Anya Harrison on Sibylle Ruppert

The opening pages of Georges Bataille’s 1928 novella, Story of the Eye, recount a violent three-way sex scene on the edge of a cliff. As the libidinal frenzy nears its peak, rain starts to fall, introducing mud and dirt into the already visceral cocktail of piss, cum, and other bodily fluids in free flow. If this literary vignette had a visual equivalent, it might well be the Sisyphean compositions of Sibylle Ruppert, in which hybrid limbs, flesh, machinery, and the natural elements all commingle and fuse into one another without beginning or end, obliterating any notion of bodily integrity. Bataille, the Marquis de Sade, and Comte de Lautréamont make up the unholy trinity who nourished Ruppert’s dark fantasies. The violent explosiveness of eroticism, desire, pain, destruction, and resurgence so dear to those authors is channeled in the thirty paintings, drawings, and works on paper from the 1970s and early ’80s that composed the artist’s first posthumous survey, curated by Pierre-Alexandre Mateos and Charles Teyssou.

The charcoal-and-crayon drawing La lune violente (The Violent Moon), 1979, shows a crescent moon tearing into the shoulder of a human figure whose mouth twists in agony as their facial features dissolve and melt into a whiplash of some viscous spray. In another drawing, Dessin pour D.A.F. de SADE, 1976, a figure with male genitalia and female breasts is strangled and devoured by two creatures whose muscled torsos morph simultaneously into the sharpened beaks of birds of prey and the head of a phallus. The composition brings to mind Goya’s Saturn Devouring His Son, ca. 1820–23, or the contorted bodies of the Hellenistic sculpture of Laocoön and His Sons. Born to the sound of aerial bombardments in Frankfurt in 1942, Ruppert settled in Paris in 1976. There, she showed at Bijan Aalam, a since forgotten gallery that specialized in dark esotericism, and she maintained a lasting close friendship with H. R. Giger. (On display was a Giger-designed aluminum Urn, 2007, holding some of Ruppert’s ashes.) Her work, however, does not share his penchant for the hard-edged biomechanical forms reminiscent of science fiction. Ruppert’s bodies are always on the cusp of violently unbecoming and dissipating into ether. Her magnum opus, the four-panel large-format drawing La Bible du Mal (The Bible of Evil), 1978, for example, is like the malevolent twin of Genesis, a cosmic soup of human, insect, amphibian, and other forms that all appear as if pumped up on steroids and bathed in the light of a sanguine sun.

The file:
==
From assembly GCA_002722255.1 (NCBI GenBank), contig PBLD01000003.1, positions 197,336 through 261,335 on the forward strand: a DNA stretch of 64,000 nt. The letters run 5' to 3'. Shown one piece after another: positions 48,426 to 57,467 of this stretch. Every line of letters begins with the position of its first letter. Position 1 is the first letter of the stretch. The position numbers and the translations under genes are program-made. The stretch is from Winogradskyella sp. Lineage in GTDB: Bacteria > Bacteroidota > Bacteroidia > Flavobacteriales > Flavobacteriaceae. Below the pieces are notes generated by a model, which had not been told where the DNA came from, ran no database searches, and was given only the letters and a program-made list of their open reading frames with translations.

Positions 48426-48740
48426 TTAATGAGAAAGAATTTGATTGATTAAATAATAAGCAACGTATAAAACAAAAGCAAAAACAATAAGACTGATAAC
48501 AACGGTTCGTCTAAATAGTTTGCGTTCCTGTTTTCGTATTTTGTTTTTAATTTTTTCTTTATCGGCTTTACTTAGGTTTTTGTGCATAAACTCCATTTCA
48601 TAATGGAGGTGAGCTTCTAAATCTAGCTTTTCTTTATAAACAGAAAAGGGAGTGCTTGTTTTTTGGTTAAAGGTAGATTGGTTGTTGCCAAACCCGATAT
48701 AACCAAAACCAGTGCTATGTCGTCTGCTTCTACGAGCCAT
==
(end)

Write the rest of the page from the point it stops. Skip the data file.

The majority of Ruppert’s compositions hint at spaces of nightmarishly cosmological proportions, and a latent eroticism is similarly pervasive. Forms that mutate into sexual organs engaged in acts of penetration and ingestion take on a distinctly homoerotic edge with the introduction of biker motifs and a BDSM aesthetic in some small-scale drawings and collages from the late ’70s. In Le Motard (The Biker), 1978, a metal handlebar and headlight shoot up from the tattooed bicep of a male torso with pierced nipples and leather accessories. The rubber-and-leather-clad mannequin in the painting Le Sacrifice, 1980, could be straight out of a fetish-fashion wet dream.

Ruppert’s art practice seems to have halted as quickly as it had begun. Little is known about her activity following the closure of Bijan Aalam in 1982 through her death in 2011 other than that she worked as an art teacher in prisons, mental hospitals, and drug-treatment centers. The generosity of the exhibition resides in unearthing the work of this little-known artist who nonchalantly appropriated the subject matter and language of a uniquely male canon—one often accused of misogyny and sexual violence—and built her own darkly disturbing world in the process.

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